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The Finance Ghost — the market lowdown on Bidcorp, Pick n Pay, Boxer and Southern Sun

The Finance Ghost — the market lowdown on Bidcorp, Pick n Pay, Boxer and Southern Sun
Illustrative image – From left: Bidcorp; Boxer, a Pick n Pay subsidiary; and Southern Sun. (Photos: Supplied)

Bidcorp continues to be a top pick for investors; Boxer and Pick n Pay Clothing rescue their struggling parent company; and Southern Sun adds some shine through rising tourism numbers and improved food and beverage revenue. 

Bidcorp delivers – again

Bidcorp has to be one of the most impressive South African business stories. The group has built a global empire in the food service sector, with a combination of organic growth and bolt-on acquisitions that drive market penetration in many different regions. As rand hedges go, this is easily one of the best ones.

Despite food inflation having softened dramatically and now running below core inflation on a global basis for the first time in two years, Bidcorp has managed to grow group revenue by 8.8% for the 10 months to April. Rand weakness has obviously helped here as the group earns revenue around the world, but that’s also why investors enjoy this company and are willing to pay a high multiple for it.

This isn’t just a top-line story. Gross margins are slightly up, which was enough to offset some pressure in operating costs. Ebitda margin was in line with 2023 and even working capital trends were in line with management expectations.

The business model works well, giving management the confidence to continue with the strategy of bolt-on acquisitions. It bought two businesses in this period and it looks as if it has at least three more lined up for the new financial year. If ever you wanted to invest in a great consolidator of businesses in a particular sector, this should be on your shortlist.

Knockout performance at Boxer

Pick n Pay is a mess. It’s suffering an ugly drop in volumes, with the core grocery business going backwards at pace. It bundles the Pick n Pay Clothing numbers in with the supermarkets, making it difficult to know exactly how poorly the grocery stores are doing. We do at least know that Pick n Pay South Africa was up 0.2% on a like-for-like basis and Pick n Pay Clothing was up 7.7% on the same basis, so the grocery stores have completely offset all the good work in the clothing business.

The star of the show is Boxer, with growth of 8.1% on a like-for-like basis. Sales are up 17.5% overall, which tells us that the store footprint continues to expand rapidly.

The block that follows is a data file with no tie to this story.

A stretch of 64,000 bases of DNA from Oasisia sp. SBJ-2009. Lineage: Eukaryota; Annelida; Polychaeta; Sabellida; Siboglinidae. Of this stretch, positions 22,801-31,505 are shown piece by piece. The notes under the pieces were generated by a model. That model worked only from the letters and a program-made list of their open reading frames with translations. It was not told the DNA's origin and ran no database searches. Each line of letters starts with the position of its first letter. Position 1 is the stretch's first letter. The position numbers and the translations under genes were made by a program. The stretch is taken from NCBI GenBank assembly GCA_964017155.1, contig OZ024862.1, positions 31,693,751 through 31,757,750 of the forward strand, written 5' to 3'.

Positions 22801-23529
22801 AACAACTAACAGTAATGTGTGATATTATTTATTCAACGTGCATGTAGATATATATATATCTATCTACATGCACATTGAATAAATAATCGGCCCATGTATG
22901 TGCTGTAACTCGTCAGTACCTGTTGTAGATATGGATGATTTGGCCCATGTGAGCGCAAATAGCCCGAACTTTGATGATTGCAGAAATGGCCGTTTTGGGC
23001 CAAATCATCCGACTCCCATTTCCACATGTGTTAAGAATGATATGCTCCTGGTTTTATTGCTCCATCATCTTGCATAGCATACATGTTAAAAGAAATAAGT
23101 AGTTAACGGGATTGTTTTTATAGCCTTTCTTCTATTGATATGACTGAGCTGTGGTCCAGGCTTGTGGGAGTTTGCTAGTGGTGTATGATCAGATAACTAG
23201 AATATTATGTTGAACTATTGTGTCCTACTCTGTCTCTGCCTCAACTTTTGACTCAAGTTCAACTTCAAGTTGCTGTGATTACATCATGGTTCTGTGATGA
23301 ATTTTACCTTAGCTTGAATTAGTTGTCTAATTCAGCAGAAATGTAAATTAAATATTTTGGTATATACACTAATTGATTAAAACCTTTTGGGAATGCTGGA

Pick n Pay Africa actually grew like-for-like sales even faster than Boxer, but the market doesn’t give much attention to the Africa strategy. Things are far too broken in the core market to think too much about anything outside our borders.

Aside from the R2.8-billion impairment on the supermarkets, another clue to how bad things are comes in the form of a R400-million trade receivables provision.

This suggests that franchisees are also struggling, which makes sense as consumers don’t know the difference between company-owned and franchised stores when they choose where to shop. Across the store footprint, Pick n Pay isn’t resonating with customers right now.

If you use comparable Heps as the group’s preferred metric, you’ll find a loss of -281.13 to -228.31 cents. In an attempt to fix this catastrophe, Pick n Pay is planning a rights offer of up to R4-billion as well as a separate listing of Boxer on the JSE.

Southern Sun and record profits

The tourism industry is alive and well. We have great weather and a currency that makes us an incredibly cheap destination for tourists from developed countries.

Whatever the reasons, Southern Sun has reported a 77% increase in adjusted Heps for the year ended March 2024. Before you get worried about the use of adjusted Heps, this is completely warranted as the base period included a once-off separation payment of R399-million from Tsogo Sun that ruins year-on-year comparability and doesn’t reflect the ongoing economics.

An increase in the average room rate of 9% is a handy driver of revenue alongside an improvement in the occupancy rate that takes it nearly back to pre-Covid levels. Another highlight is that food and beverage revenue is up 15%. DM

This story first appeared in our weekly Daily Maverick 168 newspaper, which is available countrywide for R35.

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